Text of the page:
"Tissue" transglutaminase in AIDS

Alessandra Amendola, L. Fésüs, Mauro Piacentini, Z. Szondy

Research output: Contribution to journalArticle

12 Citations (Scopus)

Abstract

Apoptosis or programmed cell death (PCD) is an active process of cellular self-destruction, essential for embryonic development and maintenance of homeostasis of multicellular organisms. Programmed cell death induction can serve as a defence mechanism of the host against intracellular microbes. Virus infections trigger host cell apoptosis, which can either limit virus production or contribute directly to viral pathogenesis. Several independent laboratories have identified "tissue" transglutaminase (tTG) as a potentially important player of the cell death program(s). This gene is specifically expressed in cells dying during mammalian development as well as in those undergoing apoptosis in various patho-physiological and experimental settings [Eur. J. Cell Biol. 56 (1991) 170; Piacentini, M., Davies, P.J.A., Fesus, L., 1994. Tissue transglutaminase in cells undergoing apoptosis. In: Tomei, L.D., Cope, F.O. (Eds.), Apoptosis II: The molecular basis of apoptosis in disease. Cold Spring Harbor Lab. Press, pp. 143-165.]. This chapter reviews recent studies concerning the expression and the possible role of "tissue" transglutaminase (tTG) in apoptotic cells; particular emphasis is given to its expression in the cell death pathways associated with HIV infection in the immune system. We propose here that the induction of the tTG gene in cells of the immune system, as well as the detection of the isodipeptide ε(γ-glutamyl)lysine in plasma, are useful markers of apoptosis and might make it possible to monitor disease progression in HIV-infected individuals.

Original languageEnglish
Pages (from-to)145-159
Number of pages15
JournalJournal of Immunological Methods
Volume265
Issue number1-2
DOIs
Publication statusPublished - Jul 1 2002

Fingerprint

Acquired Immunodeficiency Syndrome
Apoptosis
Cell Death
Immune System
Virus Diseases
transglutaminase 2
Genes
Lysine
HIV Infections
Embryonic Development
Disease Progression
Homeostasis
Maintenance
HIV
Viruses

Keywords

  • ε(γ-glutamyl)lysine
  • Activation-induced cell death
  • Apoptosis
  • Bcl-2
  • EIF5A
  • HIV-infection
  • Protein cross-links
  • Tissue transglutaminase

ASJC Scopus subject areas

  • Biotechnology
  • Immunology

Cite this

"Tissue" transglutaminase in AIDS. / Amendola, Alessandra; Fésüs, L.; Piacentini, Mauro; Szondy, Z.

In: Journal of Immunological Methods, Vol. 265, No. 1-2, 01.07.2002, p. 145-159.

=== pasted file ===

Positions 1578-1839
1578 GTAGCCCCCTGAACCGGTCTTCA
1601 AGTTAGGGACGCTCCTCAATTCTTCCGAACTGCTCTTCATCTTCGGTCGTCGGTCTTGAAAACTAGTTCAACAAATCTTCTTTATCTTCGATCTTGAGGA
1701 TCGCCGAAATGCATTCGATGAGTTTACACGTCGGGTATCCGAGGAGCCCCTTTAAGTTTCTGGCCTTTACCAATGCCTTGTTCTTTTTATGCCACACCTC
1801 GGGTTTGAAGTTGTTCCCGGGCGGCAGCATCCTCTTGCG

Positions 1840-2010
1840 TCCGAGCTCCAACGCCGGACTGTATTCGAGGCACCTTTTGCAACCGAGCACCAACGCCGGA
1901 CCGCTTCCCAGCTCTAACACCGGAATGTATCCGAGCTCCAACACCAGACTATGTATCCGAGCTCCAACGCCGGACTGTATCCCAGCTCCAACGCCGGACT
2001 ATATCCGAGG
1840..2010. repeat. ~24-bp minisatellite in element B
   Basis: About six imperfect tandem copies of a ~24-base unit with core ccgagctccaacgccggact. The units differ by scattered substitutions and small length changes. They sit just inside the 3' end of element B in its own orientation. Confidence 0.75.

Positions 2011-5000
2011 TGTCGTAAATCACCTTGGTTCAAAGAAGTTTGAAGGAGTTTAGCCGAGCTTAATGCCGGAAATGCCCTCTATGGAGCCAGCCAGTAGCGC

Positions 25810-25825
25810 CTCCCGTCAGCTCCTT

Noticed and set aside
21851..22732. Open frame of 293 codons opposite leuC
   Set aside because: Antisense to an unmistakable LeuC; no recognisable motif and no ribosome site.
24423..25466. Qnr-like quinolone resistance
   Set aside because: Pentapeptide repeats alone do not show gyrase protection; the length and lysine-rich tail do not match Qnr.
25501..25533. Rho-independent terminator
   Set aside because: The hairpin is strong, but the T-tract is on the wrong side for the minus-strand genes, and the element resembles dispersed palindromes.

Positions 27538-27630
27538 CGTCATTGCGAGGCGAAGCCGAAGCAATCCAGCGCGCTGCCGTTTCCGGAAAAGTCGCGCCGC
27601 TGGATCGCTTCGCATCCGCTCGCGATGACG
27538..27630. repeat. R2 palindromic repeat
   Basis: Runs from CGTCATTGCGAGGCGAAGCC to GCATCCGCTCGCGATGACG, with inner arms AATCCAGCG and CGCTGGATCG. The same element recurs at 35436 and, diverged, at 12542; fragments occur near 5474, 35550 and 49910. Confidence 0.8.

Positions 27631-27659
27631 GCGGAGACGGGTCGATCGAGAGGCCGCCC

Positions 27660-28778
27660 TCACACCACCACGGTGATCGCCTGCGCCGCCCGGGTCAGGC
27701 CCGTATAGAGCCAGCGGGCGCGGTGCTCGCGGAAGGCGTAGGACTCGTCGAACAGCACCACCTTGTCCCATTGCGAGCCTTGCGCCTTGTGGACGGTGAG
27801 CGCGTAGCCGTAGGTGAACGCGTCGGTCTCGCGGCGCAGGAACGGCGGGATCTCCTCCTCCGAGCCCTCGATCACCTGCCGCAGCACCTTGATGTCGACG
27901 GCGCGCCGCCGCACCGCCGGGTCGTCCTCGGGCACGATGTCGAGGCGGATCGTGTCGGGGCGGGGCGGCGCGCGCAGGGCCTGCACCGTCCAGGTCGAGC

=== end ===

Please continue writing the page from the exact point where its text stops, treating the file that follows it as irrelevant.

Research output: Contribution to journalArticle

Amendola, Alessandra ; Fésüs, L. ; Piacentini, Mauro ; Szondy, Z. / "Tissue" transglutaminase in AIDS. In: Journal of Immunological Methods. 2002 ; Vol. 265, No. 1-2. pp. 145-159.
@article{3e35d1ed48544db58a84b3bffdb0b75a,
title = "{"}Tissue{"} transglutaminase in AIDS",
abstract = "Apoptosis or programmed cell death (PCD) is an active process of cellular self-destruction, essential for embryonic development and maintenance of homeostasis of multicellular organisms. Programmed cell death induction can serve as a defence mechanism of the host against intracellular microbes. Virus infections trigger host cell apoptosis, which can either limit virus production or contribute directly to viral pathogenesis. Several independent laboratories have identified {"}tissue{"} transglutaminase (tTG) as a potentially important player of the cell death program(s). This gene is specifically expressed in cells dying during mammalian development as well as in those undergoing apoptosis in various patho-physiological and experimental settings [Eur. J. Cell Biol. 56 (1991) 170; Piacentini, M., Davies, P.J.A., Fesus, L., 1994. Tissue transglutaminase in cells undergoing apoptosis. In: Tomei, L.D., Cope, F.O. (Eds.), Apoptosis II: The molecular basis of apoptosis in disease. Cold Spring Harbor Lab. Press, pp. 143-165.]. This chapter reviews recent studies concerning the expression and the possible role of {"}tissue{"} transglutaminase (tTG) in apoptotic cells; particular emphasis is given to its expression in the cell death pathways associated with HIV infection in the immune system. We propose here that the induction of the tTG gene in cells of the immune system, as well as the detection of the isodipeptide ε(γ-glutamyl)lysine in plasma, are useful markers of apoptosis and might make it possible to monitor disease progression in HIV-infected individuals.",